The score, my Shiva, the score was intrusive and annoying. It would play during standard dialog-only scenes, crescendo at inappropriate moments and drown out other sounds. Pitchfork’s footsteps were given a real meaty bass sound which I enjoyed, pity the actual character wasn’t as “meaty” in the presence department. Also, I’d like to take a moment to ask sound dudes out there to stop using the knife-on-metal “shing” sound for EVERY f*cking metal object that gets picked up! There was a scene in HR 2 when Pitchfork grabs a, well, pitchfork that was leaning on a wooden fence and this was given the sound effect. WHY?! It would never, EVER make this sound. Never. Stop doing it guys. Stop.
Acting was crap all round. The dialog they had to spout didn’t help their cause either. Sherri could do scared well though, that much I will say. Special mention goes to Rachel Varela who plays a nurse trying to console Corey. Her Captain Kirk-esque delivery of her long-winded, repetitive dialog was uninspiring to watch. None of the characters were relatable or likeable. I felt nothing, nor did I care if they survived or not. That’s not a good thing to feel in a slasher.
Now let’s take a moment to discuss our antagonist, Pitchfork. In slashers, the antagonist needs to be charismatic in a macabre sense for viewers to connect and love. They MAKE the film. They command your fear, your tension, your love. Pitchfork does none of this. He doesn’t move with urgency like Jason does, and Jason isn’t fast himself, but when Jason walks after someone he leans in, he has urgency and you know he wants to get his prey. Pitchfork literally lumbers about. Everything he does is slow and deliberate. It looks amateurish and not very scary. He doesn’t have a stalker-like creepy psycho vibe as Michael Myers, nor a crazy over-the-top vibe like Victor Crowley. Pitchfork is a limp antagonist and this means any scene involving him chasing someone, which can be very effective to evoke emotion in your viewer when done right, fall completely flat. Pitchfork just meanders after his prey.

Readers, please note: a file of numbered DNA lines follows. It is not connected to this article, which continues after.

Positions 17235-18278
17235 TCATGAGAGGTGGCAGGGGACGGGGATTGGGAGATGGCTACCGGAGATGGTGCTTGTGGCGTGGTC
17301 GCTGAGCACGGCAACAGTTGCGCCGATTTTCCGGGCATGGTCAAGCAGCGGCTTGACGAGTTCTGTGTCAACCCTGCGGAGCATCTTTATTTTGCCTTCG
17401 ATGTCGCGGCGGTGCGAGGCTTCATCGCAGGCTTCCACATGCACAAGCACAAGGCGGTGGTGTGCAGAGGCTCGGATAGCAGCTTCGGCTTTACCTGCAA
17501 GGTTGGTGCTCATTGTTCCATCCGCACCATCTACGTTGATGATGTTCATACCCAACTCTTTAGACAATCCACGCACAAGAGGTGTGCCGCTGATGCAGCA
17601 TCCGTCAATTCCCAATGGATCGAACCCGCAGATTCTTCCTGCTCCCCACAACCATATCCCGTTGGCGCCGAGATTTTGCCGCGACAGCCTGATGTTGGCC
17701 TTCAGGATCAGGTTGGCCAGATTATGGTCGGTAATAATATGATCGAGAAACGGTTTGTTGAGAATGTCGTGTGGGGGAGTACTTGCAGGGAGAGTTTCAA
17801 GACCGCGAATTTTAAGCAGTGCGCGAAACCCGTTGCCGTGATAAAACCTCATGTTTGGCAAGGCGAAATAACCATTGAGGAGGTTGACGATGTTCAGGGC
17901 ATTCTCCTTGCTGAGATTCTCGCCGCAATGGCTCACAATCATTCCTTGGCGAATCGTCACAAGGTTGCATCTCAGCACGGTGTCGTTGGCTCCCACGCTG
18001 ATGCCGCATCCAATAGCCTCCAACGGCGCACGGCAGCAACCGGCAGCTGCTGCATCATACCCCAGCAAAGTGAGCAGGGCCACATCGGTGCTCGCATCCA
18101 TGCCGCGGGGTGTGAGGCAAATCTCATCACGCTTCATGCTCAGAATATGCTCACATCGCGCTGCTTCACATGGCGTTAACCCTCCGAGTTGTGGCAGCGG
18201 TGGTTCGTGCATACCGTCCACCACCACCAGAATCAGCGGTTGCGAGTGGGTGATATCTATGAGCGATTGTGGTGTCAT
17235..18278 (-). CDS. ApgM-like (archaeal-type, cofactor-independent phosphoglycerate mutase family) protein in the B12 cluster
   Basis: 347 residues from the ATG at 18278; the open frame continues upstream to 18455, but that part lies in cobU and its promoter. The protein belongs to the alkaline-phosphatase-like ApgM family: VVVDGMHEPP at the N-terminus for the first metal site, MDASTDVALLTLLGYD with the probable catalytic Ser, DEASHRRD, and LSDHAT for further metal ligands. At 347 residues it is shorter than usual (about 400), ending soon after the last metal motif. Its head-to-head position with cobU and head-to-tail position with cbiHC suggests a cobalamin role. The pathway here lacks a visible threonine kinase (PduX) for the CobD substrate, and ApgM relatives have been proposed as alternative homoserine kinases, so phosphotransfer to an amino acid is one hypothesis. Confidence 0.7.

The story itself was uneventful. It was a lineal continuation of the first film which isn’t a bad thing, but in the case of HR 2, it was the death of the film. Nothing new was brought to the table in this film to expand the lore. With Halloween 2 (the original), which HR 2 pretty much copies the plot from in terms of its lineal continuation and hospital location, we learn the new info about Michael and Laurie being family. Something new is brought to the table in Halloween 2 that is pretty much a game changer for the lore of the franchise. HR 2 has nothing like this so all we have is a fat lumbering killer in overalls killing people, wanting to abduct a particular woman for no explained reason whatsoever. Now, having said this, I can easily forego story in a slasher film as long as the kills are gory and inventive, but HR 2 couldn’t even manage that. I don’t understand how you can get this fundamental aspect of the genre wrong. Budget isn’t the issue here, I’ve seen plenty a low-budget slasher with great kills. It was the inability of the writer to come up with something entertaining.
Are there any positives I can provide about the film? It was only an hour and a half long. Cinematography, though nothing special, was serviceable and you can tell that the writer/director genuinely tried to make a good film.
Would I recommend HAYRIDE 2 to anyone? Well, if you endured the first and have O.C.D. then watch it for completeness sake, but for everyone else avoid this film. HAYRIDE 2 doesn’t offer anything new, fresh or exciting to the genre or to its franchise.
1 out of 5 overalls.